Still plenty of club runs in NW London (Kenton RC, Willsesden CC etc.). Similar 'rules' to the ones you mention. Is that Paul Finch riding next to you in the WSJ photo?
November 19, 2007 | Unregistered Commenter lancewrite
It is great to see I have a good UK following, and that club runs continue.

Yes that is Paul Finch and he was riding one of my frames in the piture.
November 19, 2007 | Unregistered Commenter Dave Moulton
Rumor has it that the new owners of Sturmey-Archer are considering a production run of a 3-speed, fixed gear hub, similar to the model ASC that you mentioned in this post. Let's hope they do!
November 19, 2007 | Unregistered Commenter Anonymous
My club here in the states has a similar type of weekly ride, usually with some sort of name, and with unspoken (though sometimes spoken) rules about double pacelines and speed. The main differences seem to be that there is a leader with our rides, and they tend not to be year 'round. Some are only winter, some only in nice weather. Maybe I will try to start the club run tradition.

What happens if it's raining? Do club members call each other?

Also, Dave, what are you all wearing? Looks like wool tights and knee socks - probably about 5 sheep had to get shaved for the wool in that photo alone!
November 19, 2007 | Unregistered Commenter Rags
Great photo. That's what it's all about: goin' for a ride with the crew. It doesn't get any better than that.
November 20, 2007 | Unregistered Commenter Tim
"What happens if it's raining? Do club members call each other?"

Back when I rode with a club in the UK in the 1950s, few people had phones. Besides, if club runs were cancelled due to rain, there would not have been too many of them. A rain cape and fenders were standard equipment.
November 20, 2007 | Unregistered Commenter johnb
Speaking from an Israeli point we have Sabbath on a Saturday so our Sunday "run" moves a day earlier. Lovely open empty roads. Thanks for yet another interesting article
November 20, 2007 | Unregistered Commenter Hilton Meyer
I'm runs secretary for our local CTC section(Cheam & Morden)and I go out every Sunday with 11's,lunch and tea
very much part of the itinery(CTC-cafe to cafe!!!!).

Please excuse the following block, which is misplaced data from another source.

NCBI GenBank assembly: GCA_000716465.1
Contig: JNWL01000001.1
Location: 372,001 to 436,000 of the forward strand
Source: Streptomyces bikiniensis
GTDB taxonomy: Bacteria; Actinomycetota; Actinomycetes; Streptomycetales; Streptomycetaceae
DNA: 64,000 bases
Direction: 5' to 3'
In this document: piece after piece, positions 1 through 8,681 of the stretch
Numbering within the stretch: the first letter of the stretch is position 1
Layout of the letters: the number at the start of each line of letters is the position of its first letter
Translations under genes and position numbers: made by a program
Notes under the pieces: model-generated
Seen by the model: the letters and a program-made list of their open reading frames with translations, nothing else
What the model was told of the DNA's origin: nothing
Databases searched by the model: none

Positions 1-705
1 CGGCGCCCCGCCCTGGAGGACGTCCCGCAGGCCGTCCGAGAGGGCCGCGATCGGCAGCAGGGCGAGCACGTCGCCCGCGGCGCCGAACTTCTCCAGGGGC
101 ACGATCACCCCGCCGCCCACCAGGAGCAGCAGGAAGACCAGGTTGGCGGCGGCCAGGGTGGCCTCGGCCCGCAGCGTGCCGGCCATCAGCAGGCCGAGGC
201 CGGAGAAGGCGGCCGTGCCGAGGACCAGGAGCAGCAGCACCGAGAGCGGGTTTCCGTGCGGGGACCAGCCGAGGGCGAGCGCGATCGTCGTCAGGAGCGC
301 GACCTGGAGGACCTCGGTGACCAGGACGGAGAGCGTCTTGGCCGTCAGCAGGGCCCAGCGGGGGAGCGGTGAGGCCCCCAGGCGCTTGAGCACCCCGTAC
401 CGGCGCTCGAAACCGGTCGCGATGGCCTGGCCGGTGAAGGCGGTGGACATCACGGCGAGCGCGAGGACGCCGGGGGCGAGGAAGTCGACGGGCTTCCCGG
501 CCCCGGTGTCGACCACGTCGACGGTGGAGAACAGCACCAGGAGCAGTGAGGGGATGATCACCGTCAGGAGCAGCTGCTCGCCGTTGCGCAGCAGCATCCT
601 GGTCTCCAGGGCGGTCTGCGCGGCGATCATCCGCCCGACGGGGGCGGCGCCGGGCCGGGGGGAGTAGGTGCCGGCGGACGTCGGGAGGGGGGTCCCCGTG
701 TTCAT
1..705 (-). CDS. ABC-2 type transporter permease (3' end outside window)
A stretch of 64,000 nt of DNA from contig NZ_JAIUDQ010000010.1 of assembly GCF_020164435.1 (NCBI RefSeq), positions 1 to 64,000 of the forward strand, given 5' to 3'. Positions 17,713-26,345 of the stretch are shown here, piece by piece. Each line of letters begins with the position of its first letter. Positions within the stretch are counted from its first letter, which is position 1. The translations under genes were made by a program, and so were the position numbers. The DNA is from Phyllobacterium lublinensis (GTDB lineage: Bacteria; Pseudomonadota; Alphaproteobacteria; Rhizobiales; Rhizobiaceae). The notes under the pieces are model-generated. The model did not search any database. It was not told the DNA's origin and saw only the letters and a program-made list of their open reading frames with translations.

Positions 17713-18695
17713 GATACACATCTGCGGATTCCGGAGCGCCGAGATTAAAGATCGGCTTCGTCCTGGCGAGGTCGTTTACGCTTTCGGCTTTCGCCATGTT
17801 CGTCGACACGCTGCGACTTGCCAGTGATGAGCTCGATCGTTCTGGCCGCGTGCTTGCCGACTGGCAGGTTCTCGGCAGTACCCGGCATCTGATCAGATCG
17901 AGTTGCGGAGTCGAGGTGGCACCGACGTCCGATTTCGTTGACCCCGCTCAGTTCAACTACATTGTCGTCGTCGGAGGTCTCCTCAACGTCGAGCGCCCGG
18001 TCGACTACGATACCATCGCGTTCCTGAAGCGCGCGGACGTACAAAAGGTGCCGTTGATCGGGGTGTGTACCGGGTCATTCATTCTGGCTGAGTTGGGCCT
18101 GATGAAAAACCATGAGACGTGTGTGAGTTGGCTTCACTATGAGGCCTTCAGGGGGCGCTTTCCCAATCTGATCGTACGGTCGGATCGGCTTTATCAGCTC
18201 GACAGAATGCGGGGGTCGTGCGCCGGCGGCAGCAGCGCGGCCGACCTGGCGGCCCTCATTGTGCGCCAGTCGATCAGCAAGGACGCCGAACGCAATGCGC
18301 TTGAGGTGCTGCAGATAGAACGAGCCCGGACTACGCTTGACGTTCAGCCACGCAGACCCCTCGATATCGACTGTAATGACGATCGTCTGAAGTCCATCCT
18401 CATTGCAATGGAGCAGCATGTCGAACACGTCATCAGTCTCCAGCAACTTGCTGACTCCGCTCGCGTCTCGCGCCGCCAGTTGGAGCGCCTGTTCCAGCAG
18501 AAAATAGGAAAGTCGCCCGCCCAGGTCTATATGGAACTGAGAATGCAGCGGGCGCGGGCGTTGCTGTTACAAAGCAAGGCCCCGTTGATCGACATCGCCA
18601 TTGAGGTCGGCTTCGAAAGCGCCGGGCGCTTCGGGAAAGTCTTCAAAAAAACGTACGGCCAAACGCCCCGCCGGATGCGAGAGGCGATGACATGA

November 23, 2007 | Unregistered Commenter Tartan Socks(long)
It is how I began cycling 15 years ago - with Otley CC. All day cycling up the Yorkshire Dales, 3 tea stops. - Very civilised.

Such a shame club runs are more difficult with the ever increasing traffic volumes.

I would happily swap my 18 speed lightweight bike for a fixed speed, just to be able to ride on quiet roads
November 25, 2007 | Unregistered Commenter Tejvan Pettinger
Hi Dave
Only recently found your blog - very useful and thought provoking indeed.

The Club Run - this was the staple when I started riding at 14, back in 1964. It was still going when my new RAF career forced me out of racing in 1973 and hence, due to monumental stupidity, out of cycling for around 30 years.

I started in Hull, up in Yorkshire, from 1964 to 1970, then a couple of part seasons in '72 and '73, in Licolnshire and Somerset. The club run was much as you described, though our front pair would go to single file and let the rest go past two abreast, then tuck in at the back.

Being as Hull had five active racing clubs, all town and village signs were hotly contested. I still recall one tear-up for the Hull boundary sign with a guy on a fully laden camping bike mixing it with the rest!

Nowadays, I live just outside DC, after a degree of excitement and some wandering, and am back riding, though just for fun. By one of life's ironies, the touring club I ride with is forever bemoaning the lack of spirit of what we knew as clubruns!